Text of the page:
Glenda Jackson on her grueling, gender-bending performance in "King Lear"

Glenda Jackson takes on Broadway's "King Lear"

Legendary actress Glenda Jackson could soon make Tony Award history. The 82-year-old is already one of only two dozen people who have earned the triple crown of acting, with two Oscars, two Emmys, and a Tony. Tomorrow, she is expected to earn another Tony nomination for her gender-bending performance as King Lear on Broadway.

If she wins for the Shakespearean tragedy, she would be the first to win Best Actress at the Tonys in back-to-back years. 

"CBS This Morning" co-host John Dickerson talked with Jackson about her performance.

glenda-jackson-in-king-lear.jpg
Glenda Jackson stars in the new Broadway production of Shakespeare's tragedy "King Lear." CBS News

She described the three questions that Shakespeare asks: "Who are we? What are we? Why are we? And no one's come up with sufficiently comparative answers."

Jackson continued, "It is undoubtedly the case in Shakespeare: you often learn more about your own character from what other people say or do than what he actually gives you to say. But that's life, isn't it? God, the guy was a genius."

"Go back to the moment you're told you're going to play Lear — what is the first set of things you do?" Dickerson asked.

"The first set of things I did was to find out the hours that elderly people could use the pools in my local swimming pool, because I was really scared that I didn't have either the physical or the vocal strength for it!" she replied. "And so, I would get in the pool with my fellow elderly swimmers, and it was really marvelous! It was like a kind of elderly United Nations, do you know what I mean?

"There is an energy in these plays. And if you manage to tap into that, it just carries you along like a kind of jet plane or something. And that is extraordinary and very unique."

And Jackson's performance as Lear is extraordinary — eight times a week, in a three-and-a-half-hour show, she roars and stomps across the stage.

It's a reminder of the Jackson we knew and loved from the 1960s to the '90s. She won two Oscars for Best Actress, for "Women in Love" and "A Touch of Class." She won audiences (and two Emmys) as Queen Elizabeth I in the PBS masterpiece "Elizabeth R."

But after decades of captivating performances, she retired from acting in 1992 to become a politician. She served as a Member of Parliament in the U.K. for 23 years.

Dickerson asked, "What roles are being written for women in politics?"

0429-ctm-tonys-dickerson-1839699-640x360.jpg
Glenda Jackson. CBS News

"I think there has been a major shift there," she said. "There's a basic, I think, gate that yet has to be opened, and that is that women cannot like each other — I mean, actively, positively dislike each other. But they can sit around a table and concentrate on a problem that requires solution, and come up with a solution."

After a long hiatus from acting, Jackson reemerged on Broadway last year in Edward Albee's "Three Tall Women," for which she won the Best Actress Tony. 

She said the work ethic she grew up with helped make her success possible. "I feel I'm blessed in as much as the socioeconomic group I come from was, it was very simple: If you didn't work, you didn't eat. And so, I have been blessed with a strong work ethic. And I value that very much.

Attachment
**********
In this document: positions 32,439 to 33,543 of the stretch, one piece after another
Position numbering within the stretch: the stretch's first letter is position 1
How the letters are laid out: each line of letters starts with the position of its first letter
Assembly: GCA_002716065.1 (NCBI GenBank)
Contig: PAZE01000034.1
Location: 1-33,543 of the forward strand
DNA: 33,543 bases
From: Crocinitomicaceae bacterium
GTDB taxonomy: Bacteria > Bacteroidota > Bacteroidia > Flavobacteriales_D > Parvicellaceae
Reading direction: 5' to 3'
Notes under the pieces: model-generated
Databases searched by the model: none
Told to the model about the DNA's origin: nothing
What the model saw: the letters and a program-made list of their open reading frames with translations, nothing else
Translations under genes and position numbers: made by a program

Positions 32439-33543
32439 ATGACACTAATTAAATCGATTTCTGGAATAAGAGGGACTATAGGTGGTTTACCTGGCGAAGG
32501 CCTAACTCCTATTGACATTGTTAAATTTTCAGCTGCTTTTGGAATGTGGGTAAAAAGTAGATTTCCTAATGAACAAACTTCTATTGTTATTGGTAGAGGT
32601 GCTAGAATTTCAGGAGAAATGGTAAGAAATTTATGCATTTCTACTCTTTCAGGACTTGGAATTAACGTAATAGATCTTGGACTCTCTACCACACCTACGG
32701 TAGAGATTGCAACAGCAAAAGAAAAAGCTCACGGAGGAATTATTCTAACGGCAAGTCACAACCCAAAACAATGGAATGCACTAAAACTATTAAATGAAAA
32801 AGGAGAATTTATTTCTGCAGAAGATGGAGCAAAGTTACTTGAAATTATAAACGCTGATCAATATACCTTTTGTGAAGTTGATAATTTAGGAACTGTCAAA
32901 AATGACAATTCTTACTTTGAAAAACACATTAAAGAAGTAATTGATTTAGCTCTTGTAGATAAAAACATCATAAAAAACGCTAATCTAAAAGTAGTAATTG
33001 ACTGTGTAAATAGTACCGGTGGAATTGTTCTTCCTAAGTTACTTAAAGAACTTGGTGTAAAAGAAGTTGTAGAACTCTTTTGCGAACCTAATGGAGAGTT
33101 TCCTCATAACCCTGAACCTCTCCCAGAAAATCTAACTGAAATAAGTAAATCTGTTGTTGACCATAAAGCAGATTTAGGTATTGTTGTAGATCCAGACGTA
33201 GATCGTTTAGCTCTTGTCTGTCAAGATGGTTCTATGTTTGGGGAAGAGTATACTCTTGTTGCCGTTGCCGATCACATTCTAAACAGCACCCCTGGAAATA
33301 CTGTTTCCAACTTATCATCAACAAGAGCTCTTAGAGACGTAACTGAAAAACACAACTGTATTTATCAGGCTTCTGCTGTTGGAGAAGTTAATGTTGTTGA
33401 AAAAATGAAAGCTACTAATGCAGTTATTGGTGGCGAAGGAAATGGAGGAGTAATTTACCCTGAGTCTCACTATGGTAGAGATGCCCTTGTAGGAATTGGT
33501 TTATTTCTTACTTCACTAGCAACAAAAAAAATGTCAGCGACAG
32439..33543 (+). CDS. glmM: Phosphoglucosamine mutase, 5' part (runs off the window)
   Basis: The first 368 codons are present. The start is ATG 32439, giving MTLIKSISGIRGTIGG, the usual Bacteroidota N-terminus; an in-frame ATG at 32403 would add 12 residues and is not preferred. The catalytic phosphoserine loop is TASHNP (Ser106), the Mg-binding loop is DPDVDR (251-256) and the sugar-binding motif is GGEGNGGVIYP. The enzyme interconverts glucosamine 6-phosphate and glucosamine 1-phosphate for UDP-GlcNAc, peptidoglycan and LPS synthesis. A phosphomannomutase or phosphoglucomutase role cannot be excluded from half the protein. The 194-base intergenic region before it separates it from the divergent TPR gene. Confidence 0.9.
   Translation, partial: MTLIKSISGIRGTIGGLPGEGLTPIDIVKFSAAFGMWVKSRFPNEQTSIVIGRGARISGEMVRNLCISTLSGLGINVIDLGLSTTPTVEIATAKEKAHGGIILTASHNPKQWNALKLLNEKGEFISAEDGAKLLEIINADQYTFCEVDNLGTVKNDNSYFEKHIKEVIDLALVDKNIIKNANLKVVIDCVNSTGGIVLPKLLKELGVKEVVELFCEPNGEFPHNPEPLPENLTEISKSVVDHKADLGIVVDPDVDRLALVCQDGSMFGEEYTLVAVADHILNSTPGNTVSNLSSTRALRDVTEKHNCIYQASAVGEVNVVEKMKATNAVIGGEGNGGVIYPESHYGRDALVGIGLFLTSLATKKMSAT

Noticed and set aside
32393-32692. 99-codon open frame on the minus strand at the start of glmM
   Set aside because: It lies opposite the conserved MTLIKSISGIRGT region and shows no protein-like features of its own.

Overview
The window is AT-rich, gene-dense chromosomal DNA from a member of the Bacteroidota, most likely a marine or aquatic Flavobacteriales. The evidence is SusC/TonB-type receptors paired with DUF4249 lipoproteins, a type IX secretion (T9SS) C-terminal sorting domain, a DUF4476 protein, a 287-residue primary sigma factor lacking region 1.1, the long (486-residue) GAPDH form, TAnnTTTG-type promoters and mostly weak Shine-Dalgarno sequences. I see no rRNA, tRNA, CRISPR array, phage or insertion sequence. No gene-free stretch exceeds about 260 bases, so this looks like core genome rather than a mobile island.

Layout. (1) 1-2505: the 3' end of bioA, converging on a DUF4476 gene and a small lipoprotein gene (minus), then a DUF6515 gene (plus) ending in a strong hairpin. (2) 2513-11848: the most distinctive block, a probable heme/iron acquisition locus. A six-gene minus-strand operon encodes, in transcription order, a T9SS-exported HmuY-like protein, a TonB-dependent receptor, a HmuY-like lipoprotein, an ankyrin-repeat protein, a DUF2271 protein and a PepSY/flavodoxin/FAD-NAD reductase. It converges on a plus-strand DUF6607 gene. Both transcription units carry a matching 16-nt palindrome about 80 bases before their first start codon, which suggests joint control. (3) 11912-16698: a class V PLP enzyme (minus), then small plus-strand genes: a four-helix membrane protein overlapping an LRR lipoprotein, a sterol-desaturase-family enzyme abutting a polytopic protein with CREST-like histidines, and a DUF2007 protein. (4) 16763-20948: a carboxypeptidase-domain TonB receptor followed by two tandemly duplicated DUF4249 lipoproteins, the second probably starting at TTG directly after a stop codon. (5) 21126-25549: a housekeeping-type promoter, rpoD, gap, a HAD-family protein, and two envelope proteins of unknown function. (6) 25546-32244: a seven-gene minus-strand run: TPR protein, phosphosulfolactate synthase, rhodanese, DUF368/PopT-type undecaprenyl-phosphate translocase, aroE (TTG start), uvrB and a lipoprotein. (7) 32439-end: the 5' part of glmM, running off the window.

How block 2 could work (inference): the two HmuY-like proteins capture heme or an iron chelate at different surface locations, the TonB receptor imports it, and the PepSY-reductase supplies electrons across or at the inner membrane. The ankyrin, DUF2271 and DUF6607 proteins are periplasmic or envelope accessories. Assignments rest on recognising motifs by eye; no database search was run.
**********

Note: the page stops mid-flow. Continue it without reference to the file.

"You know, interviewers would say about the play, 'Is it fun? Are you enjoying it?' And my immediate response is, 'It's work. What do you mean, you know? It's work!' When I think of all those years that I pursued work and didn't get it."

Glenda Jackson: Full interview with "CBS This Morning" co-host John Dickerson

Dickerson asked, "You mentioned how playwrights are not writing roles for women. Why do [you] think that is?"

"I don't know. It still remains that if a woman is successful at whatever she chooses to do, she is the exception that proves the rule. If she fails, 'Well, we told you they were all failures.' And that basic untruth I don't see fracturing or cracking or becoming frayed around the edges as far as contemporary dramatists are concerned. And it puzzles me. I don't know why they find us so boring!"

"Have you ever thought about writing a play?"

"I couldn't write a postcard! I swear to you, I could not. No."

Why? "I don't know. I like to think my brain moves too quickly and my hand can't catch up. But I'm sure that isn't true. Because when I have said that, people say to me, 'Well, then record it.' And I said, 'Then I'd be talking to myself,' and we all know what that's the first sign of!" she laughed.

She turns 83 next week, but Jackson seems to consider age more of an annoyance than anything else.

"One of the things that I find fascinating about my age is that the me inside hasn't changed at all," she said. "I mean, I think the me inside is about 15 years old. It's the envelope that's carrying the me inside around that simply refuses to do what I tell it, you know what I mean? My fingers won't work. And, you know, my back gives me trouble. And I lose my balance and things like that. And also, I am so aware of how much I don't know. And I think, 'My God, you're so ignorant. Have you got time to learn?' We'll have to wait and see!"

Glenda Jackson in "King Lear" at the Cort Theatre in New York City through July 7 | Ticket info